Last week, a friend posted a story from Science Daily that reported that having books in the home has as great an influence on a child’s eventual level of education as does the parents’ levels of education. We’ve long felt that the books in our homes (see our earlier post on encyclopedias) helped shape who we’ve become and fueled our curiosity about the world. But of course, that doesn’t tell the whole story.
Both our fathers grew up with Erector sets, those artifacts of an era before product safety lawyers were part of toy design teams. Even the heavy green metal case had corners and edges that could gash a careless child’s hand. Doug and his brother Richard inherited the Erector set that their father and uncle shared as children. The next generation whiled away hundreds of hours using the metal girders, bolts, electrical motor, and pulleys to construct small new worlds around them. Anna never played with an Erector set, in large part because her father, as the last of four boys, had the weakest claim to ownership of the family’s set. But even as an adult, his childhood memories were so fondly fixed that he bought an incomplete set at a yard sale on vacation in Wisconsin. The Erector set, first patented in 1913, is an open-ended toy, one that stimulates the imagination.
When we were in fourth grade, we each received such a gift for the mind’s eye: a microscope. Our optical microscopes were nothing fancy, just inexpensive stamped metal. They used a mirror as the light source so that we had to exert painstaking care to position the tool near a bright lamp or sunny window and then tilt the round mirror just so. We secured each slide—maybe a hair with a split end, maybe a stained paramecium—between pieces of glass and under the silver clips to hold it in place. Compared with grown-up microscopes, the magnification was unimpressive, and the coarse focus—moving the eyepiece down and then up slowly until the image sharpened—required patience. And yet, it opened our eyes to worlds we hadn’t imagined—to the structures of fabric, leaves, skin, blood. The microscope came with prepared slides, and we made more. Doug made dozens. The joy of peering through the eyepiece came from discovering something that’s there, but that can’t be seen otherwise. What’s next, we wondered. Look!
So too with the Visible Woman, one of Anna’s gifts from Santa. Her parents may have thought the investment in an anatomical model was a waste, for she never painted the plastic organs as the written instructions directed, nor did she fit the many pieces all together at once to make the body whole. Instead, Anna would put some organs into the clear plastic shell, then take them out again, turning them this way and that. Look around, and that’s what bodies are: singular entities. No, the Visible Woman was fascinating because it was a bunch of parts, each of which fit into the digestive system, the respiratory system, or somewhere else, somewhere specific. But looking at each unhinged from its context was as important as seeing the connections. Unlike the Visible Man, the Visible Woman had extra parts that could be swapped out for pregnancy—bulging breasts and abdomen, a fetus in utero. There was a “real” quality to this toy that other childhood toys (Barbie was the closest equivalent in size and shape) didn’t share. Anna didn’t become a surgeon based on her hours with the Visible Woman, though she’d thought about it. Our childhood experiences aren’t often that directly practical, or at least aren’t solely focused. Still, indirectly, the Visible Woman showed Anna a way to look at things, to appreciate details, to know that there’s more than meets the eye.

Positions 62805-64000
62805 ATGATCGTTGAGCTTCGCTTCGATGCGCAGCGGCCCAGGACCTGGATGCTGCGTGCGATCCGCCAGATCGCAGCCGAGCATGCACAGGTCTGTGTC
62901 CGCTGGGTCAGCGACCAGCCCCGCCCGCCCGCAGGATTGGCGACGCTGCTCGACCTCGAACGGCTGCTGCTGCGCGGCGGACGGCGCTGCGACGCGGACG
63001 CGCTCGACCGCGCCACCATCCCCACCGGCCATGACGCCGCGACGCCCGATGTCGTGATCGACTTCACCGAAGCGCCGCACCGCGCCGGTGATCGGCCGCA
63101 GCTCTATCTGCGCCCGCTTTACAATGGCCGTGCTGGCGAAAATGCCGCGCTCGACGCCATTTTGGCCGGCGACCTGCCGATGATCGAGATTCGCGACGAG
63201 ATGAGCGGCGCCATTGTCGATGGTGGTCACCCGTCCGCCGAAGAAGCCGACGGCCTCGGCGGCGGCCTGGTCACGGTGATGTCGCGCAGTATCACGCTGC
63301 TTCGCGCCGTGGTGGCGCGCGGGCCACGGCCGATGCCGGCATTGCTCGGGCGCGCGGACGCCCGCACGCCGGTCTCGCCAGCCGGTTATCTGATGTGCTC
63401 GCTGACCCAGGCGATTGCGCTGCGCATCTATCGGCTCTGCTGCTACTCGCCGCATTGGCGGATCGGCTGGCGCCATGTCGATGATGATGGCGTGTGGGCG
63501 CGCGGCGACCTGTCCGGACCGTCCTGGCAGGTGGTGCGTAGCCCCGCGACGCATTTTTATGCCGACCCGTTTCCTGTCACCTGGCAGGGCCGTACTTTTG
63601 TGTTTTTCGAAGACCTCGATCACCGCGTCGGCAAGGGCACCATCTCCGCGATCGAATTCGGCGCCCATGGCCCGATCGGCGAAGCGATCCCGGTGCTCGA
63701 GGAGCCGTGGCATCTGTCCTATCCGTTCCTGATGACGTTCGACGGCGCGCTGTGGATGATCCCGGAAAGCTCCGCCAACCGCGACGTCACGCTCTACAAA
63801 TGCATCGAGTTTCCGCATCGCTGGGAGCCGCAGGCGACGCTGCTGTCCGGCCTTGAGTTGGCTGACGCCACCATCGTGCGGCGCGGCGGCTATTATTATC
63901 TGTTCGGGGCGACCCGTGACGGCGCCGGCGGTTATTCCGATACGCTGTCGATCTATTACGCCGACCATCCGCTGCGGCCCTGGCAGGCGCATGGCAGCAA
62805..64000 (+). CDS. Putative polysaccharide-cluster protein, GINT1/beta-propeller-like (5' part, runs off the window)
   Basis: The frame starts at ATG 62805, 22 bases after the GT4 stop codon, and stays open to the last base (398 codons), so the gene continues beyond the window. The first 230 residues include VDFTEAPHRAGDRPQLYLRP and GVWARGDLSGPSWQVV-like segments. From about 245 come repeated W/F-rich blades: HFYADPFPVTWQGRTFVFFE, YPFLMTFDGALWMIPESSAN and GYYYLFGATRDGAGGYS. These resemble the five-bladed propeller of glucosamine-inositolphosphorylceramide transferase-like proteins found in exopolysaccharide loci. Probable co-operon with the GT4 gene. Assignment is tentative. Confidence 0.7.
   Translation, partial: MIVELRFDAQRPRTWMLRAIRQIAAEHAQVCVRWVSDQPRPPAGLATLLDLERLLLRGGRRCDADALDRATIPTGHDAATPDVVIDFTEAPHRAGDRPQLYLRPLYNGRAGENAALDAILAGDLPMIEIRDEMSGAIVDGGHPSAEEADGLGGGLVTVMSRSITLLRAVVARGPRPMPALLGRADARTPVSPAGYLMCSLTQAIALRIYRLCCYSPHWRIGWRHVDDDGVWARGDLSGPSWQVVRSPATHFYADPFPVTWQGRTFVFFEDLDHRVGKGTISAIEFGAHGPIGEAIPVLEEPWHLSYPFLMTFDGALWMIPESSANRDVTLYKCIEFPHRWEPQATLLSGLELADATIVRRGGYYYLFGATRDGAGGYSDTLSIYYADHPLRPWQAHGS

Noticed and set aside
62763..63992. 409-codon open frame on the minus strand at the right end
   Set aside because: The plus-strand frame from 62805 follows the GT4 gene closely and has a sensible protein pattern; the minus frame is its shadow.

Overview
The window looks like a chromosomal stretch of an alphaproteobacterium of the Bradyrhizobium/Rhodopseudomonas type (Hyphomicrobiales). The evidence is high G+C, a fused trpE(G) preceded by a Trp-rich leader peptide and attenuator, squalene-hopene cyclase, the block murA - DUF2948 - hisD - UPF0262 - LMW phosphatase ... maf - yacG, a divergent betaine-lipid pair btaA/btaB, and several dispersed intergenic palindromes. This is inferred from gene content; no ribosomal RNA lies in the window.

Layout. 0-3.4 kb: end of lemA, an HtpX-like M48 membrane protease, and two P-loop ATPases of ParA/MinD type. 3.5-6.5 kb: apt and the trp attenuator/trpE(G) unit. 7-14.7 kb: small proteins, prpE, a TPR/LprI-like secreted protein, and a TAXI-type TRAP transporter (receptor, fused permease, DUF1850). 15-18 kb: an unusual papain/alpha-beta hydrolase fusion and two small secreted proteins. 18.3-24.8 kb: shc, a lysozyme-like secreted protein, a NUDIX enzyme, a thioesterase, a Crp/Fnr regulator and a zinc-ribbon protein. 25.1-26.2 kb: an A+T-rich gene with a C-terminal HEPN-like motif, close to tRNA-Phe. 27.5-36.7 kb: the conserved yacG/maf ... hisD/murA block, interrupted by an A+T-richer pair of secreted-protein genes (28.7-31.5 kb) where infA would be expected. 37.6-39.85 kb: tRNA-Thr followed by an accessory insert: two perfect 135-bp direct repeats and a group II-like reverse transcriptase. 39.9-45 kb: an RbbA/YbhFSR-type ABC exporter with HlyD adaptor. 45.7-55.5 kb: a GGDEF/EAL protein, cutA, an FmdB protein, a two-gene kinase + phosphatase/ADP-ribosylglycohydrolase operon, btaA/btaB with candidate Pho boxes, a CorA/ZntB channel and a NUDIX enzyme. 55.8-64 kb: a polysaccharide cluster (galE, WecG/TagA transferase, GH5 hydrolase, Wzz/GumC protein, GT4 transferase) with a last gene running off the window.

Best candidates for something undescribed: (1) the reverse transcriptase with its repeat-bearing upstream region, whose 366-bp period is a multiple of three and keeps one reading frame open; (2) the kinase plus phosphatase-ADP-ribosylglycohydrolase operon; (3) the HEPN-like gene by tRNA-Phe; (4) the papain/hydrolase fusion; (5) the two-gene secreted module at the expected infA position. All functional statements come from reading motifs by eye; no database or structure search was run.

In Genius, his book about Richard Feynman, James Gleick writes, “it was said that physicists could be divided into two groups, those who had played with chemistry sets and those who had played with radios.” Since reading that book, Doug has wondered what influence receiving a young scientist kit had on his adult pursuits, particularly whether that kit instigated his tendency to change jobs, even careers, every few years. In that white box could be found the very same things as Feynman-era physicists—chemistry and electronics—but Doug grew up in the age of Apollo, so his kit also included rocks and minerals, a rubber-band-powered airplane, and a model rocket. The model rocket’s instructions frequently mentioned nichrome wire, a phrase as aesthetically pleasing as it was functionally necessary to ignite the engine. Perhaps the path of Doug’s career (career also means rushing forward while swaying here and there) might be explained by the fact that, after working his way through the first few experiments, he decided that he was happiest reading the instruction manual over again. He’s now very happy as a bookish librarian. The imaginative thinking that reading stimulated was even more satisfying than the physical outcomes of, say, the change of color in a pH strip.
For each of us, there existed different triggers for our childhood imaginations. Each of these tools—Erector set, microscope, Visible Woman, young scientist kit—invited, even demanded, we create new experiences. Each toy has a context and a process appropriate to that context. Yet each time we pulled out the microscope and raised the window shade to get the best light, we had to interpret anew. It’s not so different from story-telling, as when Jane Smiley reinterprets King Lear in A Thousand Acres or the Coen brothers recast Homer in O Brother, Where Art Thou? It’s all been done before, and it’s all new. Who knows what might unfold next?